Values Neutrality
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Values Neutrality

Terence Lovat, IVET Patron
Emeritus Professor, The University of Newcastle, Australia
Senior Research Fellow, Oxford University, UK

Written on 28/07/14

I write in a week that has seen a commercial airliner shot out of the sky over Eastern Ukraine, taking 298 innocent lives including 39 Australians heading home, countless lives lost in Gaza, mostly civilian, and similar atrocities in Syria, Iraq, Nigeria and Kenya. These are merely the ones I can recall and recount. It is also the week in which my daughter asked me to sit with her, watch and analyse the movie, The Boy in Striped Pyjamas, a movie that poignantly illustrates the ingrained potential for vicious human imagination to translate into inhumanity of the grossest order.

They are all events that bring home the dire need for positive and targeted values education. The frightening thing is that these events are not devoid of values, values-neutral as it were. If one looks closely, values are indeed at their heart. It is not mindlessness so much as disordered values that are driving the hate that explains them. It is this realization that positions the ‘values neutral curriculum’ stance as absurd. There is no such thing as values neutrality; values will be and are accrued as we go through life, and especially when exposed to ideologies devoted to division and conquer. When combined with tragic pasts, these values invariably tend to hatred, conflict and destruction.

Darcia Narvaez, in her neuroscientific account of moral growth in the Triune Ethics Theory, shows how the highest developmental features of the human brain are, at one and the same time, vicious imagination and engagement imagination, one tending to fracture and the other to peace and harmony. The lesson is that we cannot leave education towards the latter to chance. The so-called values neutral curriculum is a menace, a relic of a nineteenth century liberalism that no longer applies, if indeed it ever did.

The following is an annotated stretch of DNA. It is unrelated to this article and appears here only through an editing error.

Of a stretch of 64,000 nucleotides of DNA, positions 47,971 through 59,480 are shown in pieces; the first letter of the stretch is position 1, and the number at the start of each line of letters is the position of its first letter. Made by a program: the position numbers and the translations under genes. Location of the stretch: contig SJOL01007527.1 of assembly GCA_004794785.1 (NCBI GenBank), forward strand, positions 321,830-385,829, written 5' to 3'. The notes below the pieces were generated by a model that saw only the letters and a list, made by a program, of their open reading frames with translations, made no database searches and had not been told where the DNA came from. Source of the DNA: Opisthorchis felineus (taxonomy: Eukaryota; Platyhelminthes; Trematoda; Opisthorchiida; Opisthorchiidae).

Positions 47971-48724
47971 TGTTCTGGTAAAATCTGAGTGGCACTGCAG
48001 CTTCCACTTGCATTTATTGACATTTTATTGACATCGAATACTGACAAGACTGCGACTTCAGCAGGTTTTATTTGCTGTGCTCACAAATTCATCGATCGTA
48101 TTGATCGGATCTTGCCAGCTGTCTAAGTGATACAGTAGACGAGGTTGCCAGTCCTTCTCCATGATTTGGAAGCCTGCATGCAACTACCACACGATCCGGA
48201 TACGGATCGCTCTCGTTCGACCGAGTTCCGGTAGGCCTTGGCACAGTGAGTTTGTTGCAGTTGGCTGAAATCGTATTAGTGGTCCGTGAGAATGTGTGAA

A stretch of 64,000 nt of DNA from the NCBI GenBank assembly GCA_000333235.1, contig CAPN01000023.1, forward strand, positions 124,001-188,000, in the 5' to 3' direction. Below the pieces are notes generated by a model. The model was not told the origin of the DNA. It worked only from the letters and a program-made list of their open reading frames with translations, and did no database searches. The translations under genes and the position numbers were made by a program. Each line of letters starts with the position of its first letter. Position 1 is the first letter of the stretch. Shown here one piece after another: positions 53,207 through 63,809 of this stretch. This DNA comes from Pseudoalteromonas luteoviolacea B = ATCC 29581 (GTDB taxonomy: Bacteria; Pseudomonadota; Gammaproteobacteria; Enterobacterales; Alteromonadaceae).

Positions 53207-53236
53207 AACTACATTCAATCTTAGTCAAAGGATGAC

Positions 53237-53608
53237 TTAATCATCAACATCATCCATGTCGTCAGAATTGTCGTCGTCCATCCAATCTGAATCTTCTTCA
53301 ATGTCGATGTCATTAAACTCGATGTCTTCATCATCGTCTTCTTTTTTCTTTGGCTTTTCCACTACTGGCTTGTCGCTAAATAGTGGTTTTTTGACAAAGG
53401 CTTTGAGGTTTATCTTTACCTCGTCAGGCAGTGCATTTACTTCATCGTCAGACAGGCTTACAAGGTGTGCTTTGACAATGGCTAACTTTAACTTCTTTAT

The lessons are now all around us that educators must take a positive stance in instilling and facilitating engagement imagination. This entails helping students to understand themselves and their past and to come to terms with both; it entails facilitating experiences that confront and break down the kind of vicious imagination that too often results from ignorance, stereotyping and demonizing the ‘other’. Values education of this kind is neither a luxury nor for the margins of the curriculum. It is the most important thing that education can and must do.

Furthermore, research shows that, as a bonus, when values education drives the entire curriculum, the spin-off effects are seen in every dimension of the school, including in behaviour management, calm and steady environment and academic diligence. It is not a case of ‘either/or’ so much as ‘both/and’ when it comes to academic achievement and personal and social values inculcation. Indeed, the research shows that the most effective way to ensure academic development, especially among the middle to lower ground natural achievers, is to provide the safe and reassuring learning environment essential to personal and social values formation.